During the 2008 campaign, then-candidate Barack Obama spoke of his admiration for President Lincoln’s ‘Team of Rivals’ approach to picking his cabinet, referring to the book by Doris Kearns Goodwin… But what Obama is now assembling is more of a Team of Mentors, a group of old lions of the Senate who, along with Biden, helped to shape Obama’s world view during his brief stint as a freshman senator before he ran for president.
That said, no one has grown closer to the president, among this emerging “team of mentors,” than Brennan. Foreign Policy Magazine called Brennan “the Lethal Bureaucrat” and “Obama’s high priest of targeted killings,” and he likely has shaped the president’s approach to intelligence matters and terrorism response more than any other individual. Brennan was one of the earliest to back Obama as a presidential candidate, joining the campaign’s foreign policy team in 2007.
Brennan plays the essential role in shaping and implementing Obama’s vision for protecting the United States, its allies, and its interests from politically motivated violence… Under Bush there were roughly 50 targeted killings; under Obama there have been 343 in less than half the time – 95 percent of them by Predator or Reaper drones.
National security involves dealing with the unexpected, so predicting what outcomes these appointments might shape is difficult in a world where crises percolate across so many borders – Iran, Syria, North Korea, Pakistan, the South China Sea… Beyond that, a terrorist strike at home with horrendous consequences remains the fondest goal of America’s terrorist enemies.
Both Kerry and Hagel, Vietnam veterans with five Purple Hearts between them, will set the bar high for any new military conflict, yet neither are pacifists. (Disclosure – Senator Hagel has served for the past four years as chairman of the board of directors of the Atlantic Council, the bipartisan, public policy organization I lead as president and CEO).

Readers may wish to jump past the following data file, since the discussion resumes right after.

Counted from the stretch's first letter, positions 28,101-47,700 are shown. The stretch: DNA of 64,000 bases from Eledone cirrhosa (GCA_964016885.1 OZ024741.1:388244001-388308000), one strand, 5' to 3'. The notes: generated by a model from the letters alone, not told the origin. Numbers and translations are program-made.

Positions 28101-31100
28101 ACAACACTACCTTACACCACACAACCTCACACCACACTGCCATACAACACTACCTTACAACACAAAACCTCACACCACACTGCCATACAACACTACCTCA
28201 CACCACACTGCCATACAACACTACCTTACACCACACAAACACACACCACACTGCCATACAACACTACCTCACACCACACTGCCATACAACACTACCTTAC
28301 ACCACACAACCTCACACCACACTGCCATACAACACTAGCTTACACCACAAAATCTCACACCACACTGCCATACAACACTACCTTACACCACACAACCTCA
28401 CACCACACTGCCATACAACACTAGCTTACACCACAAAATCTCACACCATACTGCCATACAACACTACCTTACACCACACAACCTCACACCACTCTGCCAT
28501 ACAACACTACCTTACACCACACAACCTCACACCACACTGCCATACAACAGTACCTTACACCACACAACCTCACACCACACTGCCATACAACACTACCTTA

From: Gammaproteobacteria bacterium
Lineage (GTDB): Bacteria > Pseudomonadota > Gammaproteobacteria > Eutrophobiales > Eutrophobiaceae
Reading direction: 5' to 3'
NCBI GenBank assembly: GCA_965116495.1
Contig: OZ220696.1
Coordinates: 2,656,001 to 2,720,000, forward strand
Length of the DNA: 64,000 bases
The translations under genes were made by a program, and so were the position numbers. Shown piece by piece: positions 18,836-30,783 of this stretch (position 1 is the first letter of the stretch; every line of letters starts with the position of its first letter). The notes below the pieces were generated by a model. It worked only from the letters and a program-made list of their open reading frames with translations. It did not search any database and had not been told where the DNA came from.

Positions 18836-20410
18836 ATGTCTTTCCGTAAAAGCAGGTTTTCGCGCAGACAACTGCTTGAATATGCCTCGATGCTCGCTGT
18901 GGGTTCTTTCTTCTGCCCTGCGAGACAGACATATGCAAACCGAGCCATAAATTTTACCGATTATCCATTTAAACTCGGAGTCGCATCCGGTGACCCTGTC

Hagel does not, as he is accused, oppose sanctions against Iran for its efforts to acquire nuclear weapons. Instead, he favors tough multilateral sanctions and exploring all diplomatic alternatives so as to avoid a war launched on the basis of “flawed assumptions and flawed judgment.” At the Atlantic Council in 2010, he warned that once one starts with Iran, “you’d better be prepared to find 100,000 troops, because it might take that.”
….is that with Hagel as secretary of defense, it will be impossible for Obama to minimize the dangers of war with Iran, as George W. Bush minimized the dangers of war with Iraq. Hagel would be to the Obama administration what Dwight Eisenhower was in the 1950s, what Colin Powell was in the 1990s … The military man who bluntly reminds his colleagues that war, once unleashed, cannot be easily controlled.
Credit Obama for giving voters what he’s promised, a like-minded team that will help him avoid unnecessary war so that he can focus on strengthening America. However, what may be even more important is the team’s ability to deal with the unexpected. The greatest certainty of the next four years is uncertainty.
Frederick Kempe is president and CEO of the Atlantic Council. This column was originally published by Reuters.